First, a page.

|We never know we go -- when we are
We jest and shut the door;
Fate following behind us bolts it,
And we accost no more.
* * *
It little profits that an idle king
By this still hearth, among these barren crags,
Matched with an aged wife, I mete and dole
Unequal laws unto a savage race,
That hoard, and sleep, and feed, and know not me.
I cannot rest from travel; I will drink
Life to the lees. All times I have enjoyed
Greatly, have suffered greatly, both with those
That loved me, and alone; on shore, and when
Through scudding drifts the rainy Hyades
Vexed the dim sea. I am become a name,
For always roaming with a hungry heart
Much have I seen and known--cities of men
And manners, climates, councils, governments,
Myself not least, but honored of them all--
And drunk delight of battle with my peers,
Far on the ringing plains of windy Troy.
I am a part of all that I have met;
Yet all experience is an arch wherethrough
Gleams that untraveled world whose margin fades
Forever and forever when I move.
How dull it is to pause, to make an end,
To rust unburnished, not to shine in use!
As though to breathe were life! Life piled on life
Were all too little, and of one to me
Little remains; but every hour is saved
From that eternal silence, something more,
A bringer of new things; and vile it were
For some three suns to store and hoard myself,
And this gray spirit yearning in desire
To follow knowledge like a sinking star,
Beyond the utmost bound of human thought....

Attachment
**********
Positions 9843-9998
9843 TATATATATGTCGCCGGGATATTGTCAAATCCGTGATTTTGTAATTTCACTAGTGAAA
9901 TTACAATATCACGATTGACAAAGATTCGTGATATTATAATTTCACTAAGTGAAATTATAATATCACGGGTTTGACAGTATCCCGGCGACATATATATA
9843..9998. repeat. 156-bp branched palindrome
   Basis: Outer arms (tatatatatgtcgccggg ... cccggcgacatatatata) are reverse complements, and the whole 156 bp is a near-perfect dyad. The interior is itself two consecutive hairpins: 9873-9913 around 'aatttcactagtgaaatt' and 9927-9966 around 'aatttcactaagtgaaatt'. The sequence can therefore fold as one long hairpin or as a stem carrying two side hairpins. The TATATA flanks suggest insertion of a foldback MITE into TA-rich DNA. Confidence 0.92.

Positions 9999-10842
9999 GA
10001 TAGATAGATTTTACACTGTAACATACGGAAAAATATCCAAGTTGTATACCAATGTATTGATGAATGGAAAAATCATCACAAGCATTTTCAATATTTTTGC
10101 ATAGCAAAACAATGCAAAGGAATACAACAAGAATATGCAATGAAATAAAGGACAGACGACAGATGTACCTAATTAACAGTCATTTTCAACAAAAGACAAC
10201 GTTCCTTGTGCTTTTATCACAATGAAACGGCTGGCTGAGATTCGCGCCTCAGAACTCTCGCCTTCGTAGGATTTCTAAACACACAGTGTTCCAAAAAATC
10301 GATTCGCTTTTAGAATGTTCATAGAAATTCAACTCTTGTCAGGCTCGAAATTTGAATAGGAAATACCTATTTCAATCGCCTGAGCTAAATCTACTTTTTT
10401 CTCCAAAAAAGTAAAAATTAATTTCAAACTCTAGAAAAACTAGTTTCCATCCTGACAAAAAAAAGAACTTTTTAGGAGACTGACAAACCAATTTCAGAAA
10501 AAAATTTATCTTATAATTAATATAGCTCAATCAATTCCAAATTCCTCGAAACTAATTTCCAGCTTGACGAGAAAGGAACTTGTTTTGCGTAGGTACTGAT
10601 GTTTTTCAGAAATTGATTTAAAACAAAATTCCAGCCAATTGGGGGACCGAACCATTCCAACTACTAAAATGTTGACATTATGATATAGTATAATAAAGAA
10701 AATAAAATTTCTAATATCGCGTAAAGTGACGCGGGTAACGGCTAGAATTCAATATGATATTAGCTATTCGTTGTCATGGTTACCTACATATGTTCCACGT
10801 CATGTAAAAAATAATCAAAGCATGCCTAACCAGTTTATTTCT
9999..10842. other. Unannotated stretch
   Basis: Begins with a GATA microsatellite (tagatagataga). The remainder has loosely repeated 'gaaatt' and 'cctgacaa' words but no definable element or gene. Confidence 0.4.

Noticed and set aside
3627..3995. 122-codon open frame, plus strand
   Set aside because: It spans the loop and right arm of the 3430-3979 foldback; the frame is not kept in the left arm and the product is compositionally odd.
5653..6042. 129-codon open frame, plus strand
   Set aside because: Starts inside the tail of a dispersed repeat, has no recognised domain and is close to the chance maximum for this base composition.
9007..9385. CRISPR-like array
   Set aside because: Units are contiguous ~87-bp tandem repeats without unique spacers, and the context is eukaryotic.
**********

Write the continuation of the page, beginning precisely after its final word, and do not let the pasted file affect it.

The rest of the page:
There lies the port; the vessel puffs her sail;
There gloom the dark, broad seas. My mariners,
Souls that have toiled, and wrought, and thought with me--
That ever with a frolic welcome took
The thunder and the sunshine, and opposed
Free hearts, free foreheads--you and I are old;
Old age hath yet his honor and his toil.
Death closes all; but something ere the end,
Some work of noble note, may yet be done,
Not unbecoming men that strove with Gods.
The lights begin to twinkle from the rocks;
The long day wanes; the slow moon climbs; the deep
Moans round with many voices. Come, my friends,
'Tis not too late to seek a newer world.
Push off, and sitting well in order smite
The sounding furrows; for my purpose holds
To sail beyond the sunset, and the baths
Of all the western stars, until I die.
It may be we shall touch the Happy Isles,
And see the great Achilles, whom we knew.
Though much is taken, much abides; and though
We are not now that strength which in old days
Moved earth and heaven, that which we are, we are--
One equal temper of heroic hearts,
Made weak by time and fate, but strong in will
To strive, to seek, to find, and not to yield.
When you set out for Ithaka
ask that your way be long,
full of adventure, full of instruction.
The Laistrygonians and the Cyclops,
angry Poseidon--do not fear them:
such as these you will never find
as long as your thought is lofty, as long as a rare
emotion tough your spirit and your body
The Laistrygonians and the Cyclops,
angry Poseidon--you will not meet them
unles you carry them in your soul,
unless your soul raise them up before you.
All that is gold does not glitter
Not all those who wander are lost
The old that is strong does not wither
Deep roots are not reached by the frost.
Your children are not your children.
They are the sons and daughters of Life's longing for itself.
They come through you but not from you,
And though they are with you yet they belong not to you.
You may give them your love but not your thoughts,
For they have their own thoughts.
You may house their bodies but not their souls,
For their souls dwell in the house of tomorrow,
which you cannot visit, not even in your dreams.
You may strive to be like them,
but seek not to make them like you.
For life goes not backward nor tarries with yesterday.
You are the bows from which your children